Derrick Digest for Oct 28, 2016

Oilpatch re-hirings a 'bullish signal'

The Derrick Digest is a weekly collection of curated content, based on events from across the oil and gas industry, that caught our eye at Pennine Petroleum Corporation. We hope you find it just as interesting as we do.


OCT. 28, 2016

After nearly two years in the abyss, is the Canadian oilpatch on the way up?

Precision Drilling Corp. clearly thinks so.

Precision, one of Canada’s largest drilling outfits, recently announced that it had re-hired 1,000 workers, and reactivated 53 rigs across North America—a clear sign, if there ever was one, that the upstream oil industry is on the road to recovery.

“The key takeaway is that this is the first time in two years that our customers are even talking about increasing activity—and not how quickly can we lay the rigs down,” Kevin Neveu, Precision’s CEO, told reporters and analysts during an Oct. 21 conference call. “I think it’s a very bullish signal.”

As oil hovers near US$50 a barrel, the Canadian Association of Oilwell Drilling Contractors (CAODC) is cautioning that a recovery in the industry will be slow.

Still, “I definitely believe the level of optimism is higher than it has been,” Shane Walper, CEO of Predator Drilling Inc., tells the Calgary Herald. “We’ve got more opportunities in front of us this winter.”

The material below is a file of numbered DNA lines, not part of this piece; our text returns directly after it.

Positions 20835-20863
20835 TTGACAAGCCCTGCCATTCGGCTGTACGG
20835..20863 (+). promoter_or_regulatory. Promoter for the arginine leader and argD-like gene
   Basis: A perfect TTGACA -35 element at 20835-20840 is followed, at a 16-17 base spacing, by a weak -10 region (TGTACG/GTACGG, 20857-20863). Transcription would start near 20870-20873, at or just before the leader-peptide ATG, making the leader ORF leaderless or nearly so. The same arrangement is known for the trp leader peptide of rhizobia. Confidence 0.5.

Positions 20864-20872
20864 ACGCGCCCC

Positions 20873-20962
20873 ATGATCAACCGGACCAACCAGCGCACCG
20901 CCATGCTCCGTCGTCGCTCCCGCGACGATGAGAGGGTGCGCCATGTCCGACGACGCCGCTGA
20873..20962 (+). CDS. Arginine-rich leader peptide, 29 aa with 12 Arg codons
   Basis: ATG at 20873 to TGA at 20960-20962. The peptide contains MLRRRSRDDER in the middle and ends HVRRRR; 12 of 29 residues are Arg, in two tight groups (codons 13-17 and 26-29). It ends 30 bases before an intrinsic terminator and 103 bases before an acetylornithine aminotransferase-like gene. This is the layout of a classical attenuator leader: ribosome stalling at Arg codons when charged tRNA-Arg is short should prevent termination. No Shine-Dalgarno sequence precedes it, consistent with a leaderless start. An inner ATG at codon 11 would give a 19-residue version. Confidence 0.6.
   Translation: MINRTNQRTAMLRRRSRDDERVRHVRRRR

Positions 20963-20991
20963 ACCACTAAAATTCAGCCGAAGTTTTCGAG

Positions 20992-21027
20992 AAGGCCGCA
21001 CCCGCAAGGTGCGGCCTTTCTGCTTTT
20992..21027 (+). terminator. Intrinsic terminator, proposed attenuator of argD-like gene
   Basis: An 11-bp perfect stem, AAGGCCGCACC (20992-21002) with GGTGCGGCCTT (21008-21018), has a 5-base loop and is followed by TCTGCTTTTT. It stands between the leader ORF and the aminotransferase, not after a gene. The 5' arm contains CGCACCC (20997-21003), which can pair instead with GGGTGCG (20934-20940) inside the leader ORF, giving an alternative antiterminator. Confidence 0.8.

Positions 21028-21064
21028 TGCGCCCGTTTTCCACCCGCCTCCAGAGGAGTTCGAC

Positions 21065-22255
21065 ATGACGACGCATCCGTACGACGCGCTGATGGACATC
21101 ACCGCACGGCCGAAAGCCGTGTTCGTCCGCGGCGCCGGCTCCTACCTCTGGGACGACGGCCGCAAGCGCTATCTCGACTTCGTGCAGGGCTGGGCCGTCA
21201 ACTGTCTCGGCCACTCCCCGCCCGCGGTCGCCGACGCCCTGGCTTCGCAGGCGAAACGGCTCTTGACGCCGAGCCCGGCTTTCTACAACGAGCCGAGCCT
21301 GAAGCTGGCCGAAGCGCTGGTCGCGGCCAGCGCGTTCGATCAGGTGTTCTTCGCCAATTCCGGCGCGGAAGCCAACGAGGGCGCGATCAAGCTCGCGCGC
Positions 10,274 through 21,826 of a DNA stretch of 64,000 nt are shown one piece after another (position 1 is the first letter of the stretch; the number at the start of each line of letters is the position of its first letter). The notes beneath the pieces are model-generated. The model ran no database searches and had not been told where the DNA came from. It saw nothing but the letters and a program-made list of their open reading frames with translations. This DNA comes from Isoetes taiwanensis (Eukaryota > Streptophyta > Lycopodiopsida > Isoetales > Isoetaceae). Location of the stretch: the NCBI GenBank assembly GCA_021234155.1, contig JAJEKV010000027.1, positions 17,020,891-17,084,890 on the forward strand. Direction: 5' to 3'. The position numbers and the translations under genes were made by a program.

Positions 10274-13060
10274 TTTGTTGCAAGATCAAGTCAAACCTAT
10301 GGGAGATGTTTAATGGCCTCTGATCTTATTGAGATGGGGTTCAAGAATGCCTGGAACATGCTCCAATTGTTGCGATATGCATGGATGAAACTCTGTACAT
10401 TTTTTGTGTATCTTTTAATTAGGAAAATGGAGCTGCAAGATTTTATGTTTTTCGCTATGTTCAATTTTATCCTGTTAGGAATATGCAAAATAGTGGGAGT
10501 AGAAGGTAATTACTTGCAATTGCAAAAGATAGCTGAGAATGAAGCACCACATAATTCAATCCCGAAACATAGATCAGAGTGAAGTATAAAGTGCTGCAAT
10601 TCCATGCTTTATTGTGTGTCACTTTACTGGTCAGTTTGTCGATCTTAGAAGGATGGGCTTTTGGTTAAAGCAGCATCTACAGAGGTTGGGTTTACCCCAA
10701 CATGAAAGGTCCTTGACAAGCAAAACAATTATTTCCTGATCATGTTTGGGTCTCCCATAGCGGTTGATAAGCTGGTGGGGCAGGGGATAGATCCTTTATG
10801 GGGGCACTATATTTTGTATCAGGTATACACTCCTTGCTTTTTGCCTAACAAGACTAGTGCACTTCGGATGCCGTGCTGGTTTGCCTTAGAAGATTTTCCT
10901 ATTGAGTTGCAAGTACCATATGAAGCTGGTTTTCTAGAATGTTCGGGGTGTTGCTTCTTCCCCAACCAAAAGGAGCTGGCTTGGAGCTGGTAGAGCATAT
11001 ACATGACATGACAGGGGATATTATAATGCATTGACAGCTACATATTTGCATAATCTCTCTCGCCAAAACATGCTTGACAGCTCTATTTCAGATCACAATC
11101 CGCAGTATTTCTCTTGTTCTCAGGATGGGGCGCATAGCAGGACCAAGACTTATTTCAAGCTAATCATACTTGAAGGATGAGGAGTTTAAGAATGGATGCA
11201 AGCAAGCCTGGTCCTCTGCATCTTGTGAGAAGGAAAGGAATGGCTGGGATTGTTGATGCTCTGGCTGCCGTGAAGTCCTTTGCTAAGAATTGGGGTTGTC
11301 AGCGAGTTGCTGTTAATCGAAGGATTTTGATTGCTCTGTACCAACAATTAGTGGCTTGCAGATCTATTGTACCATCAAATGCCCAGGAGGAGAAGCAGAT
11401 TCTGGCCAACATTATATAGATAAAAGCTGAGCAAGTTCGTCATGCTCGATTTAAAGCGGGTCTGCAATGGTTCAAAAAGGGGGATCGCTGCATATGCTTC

Speaking of drilling activity, the CAODC was very busy recently, collecting enough signatures to create the largest e-petition ever delivered to the House of Commons.

The CAODC’s Oil Respect e-petition, officially presented by Member of Parliament Shannon Stubbs, features 34,537 signatures from Canadians, and calls on the federal government to “vocally support the oil and gas industry, new pipelines across Canada, and hundreds of thousands of employed and unemployed oil workers.”

Industry estimates put the direct and indirect job-loss total at more than 100,000 since the price of oil crashed in late 2014.



Canada is a “trading nation,” notes Patricia Mohr. So it’s not particularly helpful, clearly, when you’re forced to sell your product at a discount.

Mohr, a Vancouver-based economist and commodity market specialist, recently wrote an opinion-editorial in the Globe and Mail—noting that Canadian oil generated a $70-billion trade surplus in 2014, but slipped from surplus to deficit in 2015 (and is currently at a negative $23.3 billion) after the oil price downturn.

“Much has been said and written about the vital need to build oil export pipelines to the coasts of British Columbia and Atlantic Canada. Yet many Canadians still appear unaware of how critically important this is to our economy,” she writes.

“It is risky to rely largely on one key export market, the United States . . . what’s more, insufficient pipeline capability to tidewater has reduced the price paid for Canadian crude.”



What will Canada’s proposed carbon tax accomplish?

Aaron Wudrick, the federal director of the Canadian Taxpayers Federation, doesn’t mince words.

In a recent commentary in the National Post, Wudrick uses carbon emission numbers to point out that Canada is simply too small a country to have an impact on global levels.

“The Trudeau government’s decision to tax Canadians into submission is likely to achieve many things: it will strain the budgets of millions of Canadian households; it will devastate thousands of Canadian businesses; and it will fill government coffers with billions of dollars in new tax revenues,” he writes.

“The one thing it definitely won’t do is impact global climate change.”